By Peter Cloutier, Chief Marketing Officer, Catapult
Expect shopping habits to get much messier in 2016.
New technologies and an explosion of media channels are expanding the potential places consumers encounter a brand. No longer is it a linear affair from TV to perhaps a coupon to the store.
Now, in no particular order, people ask friends. They go to Facebook. Scroll Pinterest. See an ad. Call a 1-800 number. They visit a store and window shop some of the alternatives. Encounter a store-within-a-store. And then, almost mysteriously, they buy.
Consumers have decisions to make at every turn. No two journeys are exactly the same for any category or person. Consumers learn about, share, engage and decide on their purchases in ways that are unique to them, and potentially almost limitless in number. Understanding where the decision points take place and their mindset when they do drives the effectiveness of the process.
So how can your brand manage to be in all of these places at just the right time to convert a consumer to a shopper, shopper to buyer, and with luck, an advocate? Embrace the chaos and learn from it. Let technology help you. And focus your team by always being true to your brand promise.
Use data to drive personalization.
Reams of data may look like an uncontrollable mess, but when sorted with an eye toward conversion, it can make each interaction more intimate and harder working through unique IDs and marketing automation.
You can apply highly personalized communication based on loyalty club information. For example, for Marriott, we might append their Marriott Rewards data with frequent purchasers of Broadway show tickets. Messages might read "Buy two tickets to Wicked at the Shubert Theater, and get upgraded at the Marriott Marquis." The nominal charge for the upgrade might be $25, but it's offset by the commission from the Shubert. Then a nice charge at the hotel restaurant is factored in and the personalized offer more than pays for itself. The moral of the story? By observing consumers over time and across different transactional channels, we can identify recurring trends to influence a media buy or tailor any storyline.
Connect storytelling to transactions.
Ask yourself what content will work best for each touch point. Your goal is to create story lines that create a spark, complement one another, and become richer in detail as consumers close in on a purchase. The best storytelling is flexible enough to work wherever a customer interacts with your brand.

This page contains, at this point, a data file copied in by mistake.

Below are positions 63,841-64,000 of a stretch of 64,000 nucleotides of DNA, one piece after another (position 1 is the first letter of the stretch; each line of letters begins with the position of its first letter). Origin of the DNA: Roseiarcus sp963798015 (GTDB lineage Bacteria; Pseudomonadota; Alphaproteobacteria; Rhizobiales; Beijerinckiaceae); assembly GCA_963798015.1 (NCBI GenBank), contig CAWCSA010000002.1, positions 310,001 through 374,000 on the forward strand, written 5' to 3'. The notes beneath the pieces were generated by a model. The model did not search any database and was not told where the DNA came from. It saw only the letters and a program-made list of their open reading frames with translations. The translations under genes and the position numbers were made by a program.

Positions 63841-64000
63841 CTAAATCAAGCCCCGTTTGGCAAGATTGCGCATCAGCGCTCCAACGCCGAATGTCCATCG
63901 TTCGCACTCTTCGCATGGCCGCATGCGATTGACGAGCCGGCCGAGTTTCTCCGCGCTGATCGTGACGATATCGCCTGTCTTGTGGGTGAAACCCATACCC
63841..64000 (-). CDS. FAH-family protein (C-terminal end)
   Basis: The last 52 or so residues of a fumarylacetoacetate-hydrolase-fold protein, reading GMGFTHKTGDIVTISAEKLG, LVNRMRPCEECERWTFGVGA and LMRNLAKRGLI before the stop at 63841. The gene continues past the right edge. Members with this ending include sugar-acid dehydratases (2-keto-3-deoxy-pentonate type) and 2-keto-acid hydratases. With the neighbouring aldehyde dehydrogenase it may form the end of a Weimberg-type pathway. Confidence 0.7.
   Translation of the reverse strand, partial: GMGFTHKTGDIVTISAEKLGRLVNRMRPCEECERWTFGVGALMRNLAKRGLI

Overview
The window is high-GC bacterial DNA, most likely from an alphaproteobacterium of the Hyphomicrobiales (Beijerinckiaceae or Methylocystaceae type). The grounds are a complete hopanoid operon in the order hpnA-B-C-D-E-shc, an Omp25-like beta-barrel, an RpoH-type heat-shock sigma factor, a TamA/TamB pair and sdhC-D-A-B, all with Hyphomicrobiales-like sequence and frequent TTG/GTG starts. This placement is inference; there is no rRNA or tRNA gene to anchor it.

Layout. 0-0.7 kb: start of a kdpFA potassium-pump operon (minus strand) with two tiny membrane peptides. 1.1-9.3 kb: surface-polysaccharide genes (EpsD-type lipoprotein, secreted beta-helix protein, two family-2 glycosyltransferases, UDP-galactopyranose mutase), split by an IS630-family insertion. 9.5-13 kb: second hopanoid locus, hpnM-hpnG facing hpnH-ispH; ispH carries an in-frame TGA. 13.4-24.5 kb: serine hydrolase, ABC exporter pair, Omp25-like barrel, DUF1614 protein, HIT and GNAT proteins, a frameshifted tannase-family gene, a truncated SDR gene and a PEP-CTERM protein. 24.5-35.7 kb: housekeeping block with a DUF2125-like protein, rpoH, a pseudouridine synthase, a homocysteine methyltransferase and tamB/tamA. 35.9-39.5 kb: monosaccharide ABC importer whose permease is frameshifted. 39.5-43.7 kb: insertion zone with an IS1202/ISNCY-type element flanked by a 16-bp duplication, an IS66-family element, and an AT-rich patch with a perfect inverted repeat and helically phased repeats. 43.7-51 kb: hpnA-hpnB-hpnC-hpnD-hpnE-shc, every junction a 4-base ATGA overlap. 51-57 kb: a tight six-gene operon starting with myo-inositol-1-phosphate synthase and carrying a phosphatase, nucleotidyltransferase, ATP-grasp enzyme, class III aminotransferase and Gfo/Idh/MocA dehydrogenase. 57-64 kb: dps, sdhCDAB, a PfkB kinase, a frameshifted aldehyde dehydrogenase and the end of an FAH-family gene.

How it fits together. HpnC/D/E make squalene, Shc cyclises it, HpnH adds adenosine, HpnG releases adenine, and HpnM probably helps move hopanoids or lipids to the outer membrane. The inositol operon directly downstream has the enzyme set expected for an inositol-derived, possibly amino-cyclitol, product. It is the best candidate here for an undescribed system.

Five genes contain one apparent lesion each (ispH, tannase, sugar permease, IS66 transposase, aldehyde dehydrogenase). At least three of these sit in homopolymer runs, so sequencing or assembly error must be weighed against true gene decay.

Create order with a clear view of what to say about your brand promise at each touch point - and understand each major user group will be seeking out slightly different pieces of information from the brand.
Remember, each point of engagement can itself be highly complex, and they're not always digital. The consumer standing in-line at a Subway includes a whopping 10 key decision points - and that's just in-store. Each touch point has its own communication objective, whether it's flagging a new sandwich on curbside signage or upselling during meal prep.
Just as customers tailor their sandwich orders, so does Subway its storytelling. It turns what could be a cacophony of mixed messages into a simple story. It creates enjoyable and easy interaction, whether they are on a diet or getting a foot-long to refuel for their second shift.
Outmaneuver slower-moving competitors with technology.
But a good story isn't enough to prompt a transaction in-store or online. It's critical to develop and deploy all content in a way that maximizes the potential value for each piece, with a view of full consumer experience.
Think about the core communication channels and the brand messaging you'll create. Then, repurpose the heck out of it: Build each piece once, but then use it many times. No brand can afford content developed uniquely for each channel and situation. There aren't enough hours in the day nor shoe boxes to put the information in. Your content needs to be flexible and easily distributed to meet the needs of your key targets.
The good news is marketers now have the tools to call audibles and easily adjust their game plan on the fly. Content management systems can organize the experience and which message to send based on past purchases, clicks, shares, posts, downloads, and how a customer reacted to each. Done right, the customer's experience with your brand feels tailored, and consistent to their particular experience. All while delivering on your brand's overall promise.
For example, to create the customer journey for a food brand, the marketer maps potential experiences, identifying the goals, roles and content timing of every potential point of contact. The digital footprint includes short-form recipe videos that live alongside a hard-working website, social media and automated email campaigns.
The Power of Conversion Marketing
These more accurate targeted responses, along with programmatic media buying, can quickly become powerful ROI multipliers that clean up the increasingly messy consumer journey.
These three strategies all show the power of conversion marketing. Take advantage of them. They will drive results. They will organize your team for success. And they will help make you a power brand this year. Mapping a brand's content and communications across each consumer's journey is the difference between winning by accident and winning by design.